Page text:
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  • Writer's pictureWilliam Tyler

Land of Lost Enchantment

Kashmir was a place of stunning beauty under The Raj, a veritable Shangri-La. Jahinger wrote,'If there is heaven on earth, it s is is here'. It still is a magical and enchanted place. Yet today there is a border standoff between Indian held Kashmir and Chinese Kashmir, Aksai Chin, which has already seen a number of deaths on both sides of the border.

This is not the first time there have been clashes since Indian/Pakistani Independence in 1947. A look at the map on the left shows that Chinese Kashmir was a result of the Indo-China War of 1962, in which China occupied Indian territory, and a new border was established called 'The Line of Actual Control'. It is that border which has witnessed the latest clashes, in the Galwan Valley, roughly half way down the Indian - Aksai Chin border. Both sides claim territory on the other's side of the 2,500 mile long border.

Conflict over the princely state of Kashmir erupted at the time of independence. The princely ruling family under British rule was Hindu, whilst the overwhelming majority of the people were Moslem. In the over hasty British withdrawal from India, each of the rulers of the many Princely States, over 550 in total, were free to choose to join either India or Pakistan. The Maharajah of what was then Jammu and Kashmir was pressurised by Pakistan to join that country. He hesitated and a month after independence Pakistani tribesmen seized the western part of the state (v. map above and Gilgit Baltistan and Azad Kashmir). The Maharajah appealed to India for support. Nehru promised support in return for Kashmir's accession to India. This was agreed, and so Kashmir became part of India, retaining partial internal autonomy. But, Pakistan now effectively controlled the western part.

War was inevitable between the two major countries and it lasted from 1947 to 1948, when a ceasefire was finally agreed on New Year's Day 1949. The ceasefire was intended to be temporary, and yet the agreed 'Line of Control' remains the international border still. Two further wars followed in 1965 and 1971, and a smaller border clash in 1999, when Clinton negotiated a ceasefire.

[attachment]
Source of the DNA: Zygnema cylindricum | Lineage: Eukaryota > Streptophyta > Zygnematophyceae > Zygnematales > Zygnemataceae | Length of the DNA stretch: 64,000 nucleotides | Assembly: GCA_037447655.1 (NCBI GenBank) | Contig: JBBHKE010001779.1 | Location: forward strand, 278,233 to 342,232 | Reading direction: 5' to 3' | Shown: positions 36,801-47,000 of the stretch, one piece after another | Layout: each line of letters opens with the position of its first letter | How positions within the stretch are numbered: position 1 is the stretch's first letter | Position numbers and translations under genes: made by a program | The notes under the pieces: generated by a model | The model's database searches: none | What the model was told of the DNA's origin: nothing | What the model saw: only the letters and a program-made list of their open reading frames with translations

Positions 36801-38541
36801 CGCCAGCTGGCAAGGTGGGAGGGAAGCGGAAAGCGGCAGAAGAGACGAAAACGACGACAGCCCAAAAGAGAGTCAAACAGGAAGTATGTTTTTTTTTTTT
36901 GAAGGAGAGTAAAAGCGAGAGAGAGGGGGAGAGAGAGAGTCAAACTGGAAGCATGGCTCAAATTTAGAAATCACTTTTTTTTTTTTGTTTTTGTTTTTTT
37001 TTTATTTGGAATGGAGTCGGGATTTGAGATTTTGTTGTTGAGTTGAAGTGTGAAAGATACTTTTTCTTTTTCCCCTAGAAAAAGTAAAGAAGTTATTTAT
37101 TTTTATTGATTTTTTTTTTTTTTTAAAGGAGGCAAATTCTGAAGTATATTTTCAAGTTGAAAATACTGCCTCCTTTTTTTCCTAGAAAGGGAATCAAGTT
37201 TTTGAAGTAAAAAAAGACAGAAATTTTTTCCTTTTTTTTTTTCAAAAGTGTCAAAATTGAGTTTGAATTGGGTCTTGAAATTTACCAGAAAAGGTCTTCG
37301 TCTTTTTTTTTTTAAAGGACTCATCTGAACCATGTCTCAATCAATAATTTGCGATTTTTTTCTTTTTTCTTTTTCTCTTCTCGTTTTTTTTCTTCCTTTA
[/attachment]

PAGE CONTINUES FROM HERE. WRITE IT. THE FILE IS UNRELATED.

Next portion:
In 1963, Pakistan handed over territory in Pakistan controlled Kashmir to China, situated just north of Aksai Chin (v. map above), whilst China handed territory over to Pakistan. This was to resolve border issues between the two nations. The agreement lessened the chances of Pakistan-China border clashes such as those currently being seen between India and China. The big gain for Pakistan was that China officially recognised Pakistan's sovereignty over Indian disputed Pakistani Kashmir. A further bone of contention with India.

Part of the build-up to the present crisis is that in August last year the Nationalist Government of India ended the partial autonomy over its internal affairs which Kashmir had enjoyed since becoming part of India in 1947. A further factor has been Covid-19, as China has sought to extend its influence and power in the region from Hong Kong to Taiwan.

The worry for international observers is always the chance of Pakistan being drawn into any wider conflict, let alone the fact that we are now talking about three nuclear Powers. Some wild journalism has even referred to the start of World War III. We are a very long way from that, but there is no denying the situation is worrying at a time of a weakened USA and an almost silent Britain. The Times ended an editorial on the subject with the simple observation, 'The western democracies could help to contain Beijing's ambitions by making clear its friendship with India'. Although support for an avowedly nationalist Government in India is itself problematic.

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